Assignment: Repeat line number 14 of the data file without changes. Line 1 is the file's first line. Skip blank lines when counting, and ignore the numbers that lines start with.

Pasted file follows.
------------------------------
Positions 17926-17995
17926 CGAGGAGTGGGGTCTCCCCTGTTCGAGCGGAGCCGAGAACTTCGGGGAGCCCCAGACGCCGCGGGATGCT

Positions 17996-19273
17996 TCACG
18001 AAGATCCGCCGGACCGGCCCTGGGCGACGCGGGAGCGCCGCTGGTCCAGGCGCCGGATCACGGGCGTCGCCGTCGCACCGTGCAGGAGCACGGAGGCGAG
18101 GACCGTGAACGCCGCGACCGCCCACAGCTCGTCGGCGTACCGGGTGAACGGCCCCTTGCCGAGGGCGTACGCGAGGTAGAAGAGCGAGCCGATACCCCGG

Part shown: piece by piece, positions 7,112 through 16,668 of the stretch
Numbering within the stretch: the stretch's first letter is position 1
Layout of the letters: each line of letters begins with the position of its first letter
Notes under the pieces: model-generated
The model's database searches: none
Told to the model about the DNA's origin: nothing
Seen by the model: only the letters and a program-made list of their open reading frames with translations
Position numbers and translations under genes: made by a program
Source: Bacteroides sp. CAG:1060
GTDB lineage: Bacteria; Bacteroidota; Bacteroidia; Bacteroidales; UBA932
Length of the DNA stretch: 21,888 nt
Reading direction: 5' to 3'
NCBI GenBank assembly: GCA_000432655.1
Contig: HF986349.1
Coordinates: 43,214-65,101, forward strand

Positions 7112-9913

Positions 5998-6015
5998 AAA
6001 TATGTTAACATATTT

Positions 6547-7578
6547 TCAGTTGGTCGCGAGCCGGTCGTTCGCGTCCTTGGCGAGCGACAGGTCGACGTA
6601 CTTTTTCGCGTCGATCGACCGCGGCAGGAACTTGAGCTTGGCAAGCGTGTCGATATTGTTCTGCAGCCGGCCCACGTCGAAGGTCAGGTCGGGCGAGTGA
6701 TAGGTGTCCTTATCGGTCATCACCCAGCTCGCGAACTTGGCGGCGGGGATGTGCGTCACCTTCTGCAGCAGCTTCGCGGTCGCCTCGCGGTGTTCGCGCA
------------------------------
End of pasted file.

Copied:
Position numbers and translations under genes: made by a program